A son’s search for his mother after the Montecito mudslides
Robert Riskin slept through the storm and mudslides that followed in the early morning hours of January 9th.
"We had some rain, but it wasn’t very strong," said Riskin, who grew up in Montecito but now lives a few miles away in Santa Barbara.
When he woke up, he saw a text that had come in while he was asleep from his business partner Dina Landi. She was staying at his mother’s Montecito guest cottage, which was in a voluntary evacuation zone.
"She was on top of the roof of the guest cottage waiting to be rescued," Riskin said.
He wondered about his mother.
A little later, another text came in that Landi, her partner and their dog had been airlifted to safety. It also said Riskin's 22-year-old sister was safe and his stepfather - who'd been rescued from a tree wearing only boxer shorts and a t-shirt - was in the hospital with a badly broken leg.
The text had more ominous news about his mother - no one had seen her.
Nobody knew if Rebecca Riskin, 61, was alive - only that she’d been swept from her home by the avalanche of mud.
Her son set out to find her. Riskin jumped into his car and headed for Montecito, only to be turned away by police roadblocks.
He called a friend who had been in the Navy and worked as a firefighter.
"We put wetsuits on and used his big truck that kind of looks official with lights," Riskin said. "We basically just stormed our way in."
His mother lived in the Glen Oaks neighborhood of Montecito, described by realtors as "coveted" and "nestled privately on the sea side of East Valley Road … just minutes from the famed San Ysidro Ranch Hotel."
When Riskin got there, he was stunned by what he saw.
"My mom’s house was completely full of mud and huge boulders," he said. "It was unrecognizable."
Riskin and his friend began their search – first around the house, then down a hill adjacent to San Ysidro Creek.
"Oftentimes we were pushing through chest high mud," he said. "We were calling for her, and it got dark."
They continued searching after dark for a couple of hours before it got too dangerous, he said.
Riskin hardly slept that night.
"I just was imagining her stranded there in the cold," he said.
Riskin rose early the next day. More friends joined the search. About 24 hours after he started looking for his mother, he got the news that he was dreading.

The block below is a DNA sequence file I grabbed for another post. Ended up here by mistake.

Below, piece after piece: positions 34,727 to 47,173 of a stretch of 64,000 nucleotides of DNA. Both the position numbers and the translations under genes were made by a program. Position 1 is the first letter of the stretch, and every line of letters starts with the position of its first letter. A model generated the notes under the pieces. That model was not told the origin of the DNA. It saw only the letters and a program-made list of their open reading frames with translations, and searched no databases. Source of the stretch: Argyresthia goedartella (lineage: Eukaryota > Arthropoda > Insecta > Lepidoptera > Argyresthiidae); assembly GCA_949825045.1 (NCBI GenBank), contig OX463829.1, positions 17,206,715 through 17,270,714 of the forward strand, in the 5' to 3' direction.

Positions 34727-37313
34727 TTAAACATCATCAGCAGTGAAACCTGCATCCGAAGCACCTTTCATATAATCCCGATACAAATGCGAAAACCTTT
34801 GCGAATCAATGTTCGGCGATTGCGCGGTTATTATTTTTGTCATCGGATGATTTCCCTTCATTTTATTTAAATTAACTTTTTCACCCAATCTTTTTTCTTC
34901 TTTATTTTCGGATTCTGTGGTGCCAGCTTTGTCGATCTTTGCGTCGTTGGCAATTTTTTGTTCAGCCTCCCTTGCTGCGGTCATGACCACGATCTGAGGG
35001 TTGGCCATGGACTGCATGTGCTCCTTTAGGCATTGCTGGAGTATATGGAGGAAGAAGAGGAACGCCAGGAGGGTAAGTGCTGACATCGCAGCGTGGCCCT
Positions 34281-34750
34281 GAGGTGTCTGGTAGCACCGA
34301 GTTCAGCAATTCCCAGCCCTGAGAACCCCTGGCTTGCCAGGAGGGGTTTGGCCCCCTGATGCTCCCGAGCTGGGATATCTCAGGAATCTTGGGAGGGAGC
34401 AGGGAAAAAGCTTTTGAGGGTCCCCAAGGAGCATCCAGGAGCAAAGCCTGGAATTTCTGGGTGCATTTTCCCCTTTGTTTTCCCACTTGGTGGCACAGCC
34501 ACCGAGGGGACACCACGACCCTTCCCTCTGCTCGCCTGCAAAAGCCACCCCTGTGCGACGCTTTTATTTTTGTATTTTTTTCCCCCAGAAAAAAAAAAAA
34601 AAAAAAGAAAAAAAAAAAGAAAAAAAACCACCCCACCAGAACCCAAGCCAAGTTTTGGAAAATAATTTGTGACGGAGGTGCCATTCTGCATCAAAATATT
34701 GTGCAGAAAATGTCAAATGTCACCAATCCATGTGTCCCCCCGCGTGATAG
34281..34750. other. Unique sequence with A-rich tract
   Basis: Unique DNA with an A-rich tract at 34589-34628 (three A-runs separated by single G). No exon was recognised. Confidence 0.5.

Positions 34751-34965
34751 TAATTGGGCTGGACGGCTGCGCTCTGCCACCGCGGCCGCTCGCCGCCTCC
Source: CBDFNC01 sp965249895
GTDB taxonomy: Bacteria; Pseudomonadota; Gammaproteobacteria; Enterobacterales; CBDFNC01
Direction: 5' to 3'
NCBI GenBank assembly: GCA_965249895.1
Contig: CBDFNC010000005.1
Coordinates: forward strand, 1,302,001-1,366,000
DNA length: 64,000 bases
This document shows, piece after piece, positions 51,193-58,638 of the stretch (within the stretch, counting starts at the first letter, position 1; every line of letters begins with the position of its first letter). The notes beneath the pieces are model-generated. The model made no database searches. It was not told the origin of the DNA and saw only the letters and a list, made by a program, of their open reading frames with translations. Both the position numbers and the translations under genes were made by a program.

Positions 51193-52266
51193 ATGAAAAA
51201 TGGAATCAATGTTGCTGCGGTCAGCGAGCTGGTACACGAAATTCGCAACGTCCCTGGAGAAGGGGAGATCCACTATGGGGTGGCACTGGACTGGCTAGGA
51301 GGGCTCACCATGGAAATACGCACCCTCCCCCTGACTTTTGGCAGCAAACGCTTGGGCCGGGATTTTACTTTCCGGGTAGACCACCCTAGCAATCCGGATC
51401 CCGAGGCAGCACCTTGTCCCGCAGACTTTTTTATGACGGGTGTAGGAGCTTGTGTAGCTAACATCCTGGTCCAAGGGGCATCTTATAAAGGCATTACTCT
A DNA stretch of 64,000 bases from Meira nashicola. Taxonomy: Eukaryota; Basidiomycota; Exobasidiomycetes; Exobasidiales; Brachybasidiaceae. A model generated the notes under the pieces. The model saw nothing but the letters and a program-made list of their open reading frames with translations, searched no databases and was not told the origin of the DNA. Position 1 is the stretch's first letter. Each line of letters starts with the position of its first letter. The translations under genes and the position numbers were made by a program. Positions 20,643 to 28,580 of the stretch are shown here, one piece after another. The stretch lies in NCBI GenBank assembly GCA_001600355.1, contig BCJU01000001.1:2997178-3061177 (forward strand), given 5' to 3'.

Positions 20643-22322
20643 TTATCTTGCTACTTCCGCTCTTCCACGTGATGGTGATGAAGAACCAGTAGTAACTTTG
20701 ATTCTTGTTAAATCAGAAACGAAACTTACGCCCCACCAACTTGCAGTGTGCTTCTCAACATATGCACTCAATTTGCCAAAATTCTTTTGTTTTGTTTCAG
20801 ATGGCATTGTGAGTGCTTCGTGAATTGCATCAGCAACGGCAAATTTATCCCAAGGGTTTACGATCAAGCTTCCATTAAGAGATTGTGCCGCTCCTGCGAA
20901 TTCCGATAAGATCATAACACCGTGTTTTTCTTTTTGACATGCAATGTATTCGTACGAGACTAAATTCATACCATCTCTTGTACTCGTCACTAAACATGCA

Crews had found her body along the 101 Freeway. The mud had carried her about two miles, Riskin said, adding that she was found about 10 hours after the storm hit.
"So we had been searching, ya know, for a lot of hours – even though she had been found," he said.
As Riskin mourned his mother’s death, he kept thinking about an offer he and his wife had made before the storm hit: "We had said, you know, 'Come stay with us, you’re welcome to stay with us.'"
Riskin said there’s no doubt his mother and stepfather would have left if they lived in a mandatory evacuation zone.
"They took it very seriously. They did not want to be in anybody’s way," he said.
Riskin said he and his mother were close. He works in his mother’s real estate office. They saw each other every day. Once a week, she would leave work early and spend the afternoon with his son, Riskin said.
When he went to Brazil and decided to stay because he fell in love with a woman there, his mother encouraged him to follow his heart. He later married the woman.
"She was honestly my guiding light and the only constant thing in my life," said Riskin.
Rebecca Riskin was the head of Riskin Partners, a leading local real estate firm. Some called her "the first lady of luxury real estate in Montecito," according to Robert.
"The most elegant and warm, generous person. That’s how she is thought of by everyone," he said. "I’ve received literally, I would say, a thousand messages."
His mother taught him gratitude – first and foremost for where they lived, said Riskin.
"We both just felt so grateful for our lives. Santa Barbara and Montecito is just paradise," he said.
He intends to now fulfill his mother's wish of taking over the real estate firm she founded.
"I’ll be back working in that same office and remembering her every day," said Riskin.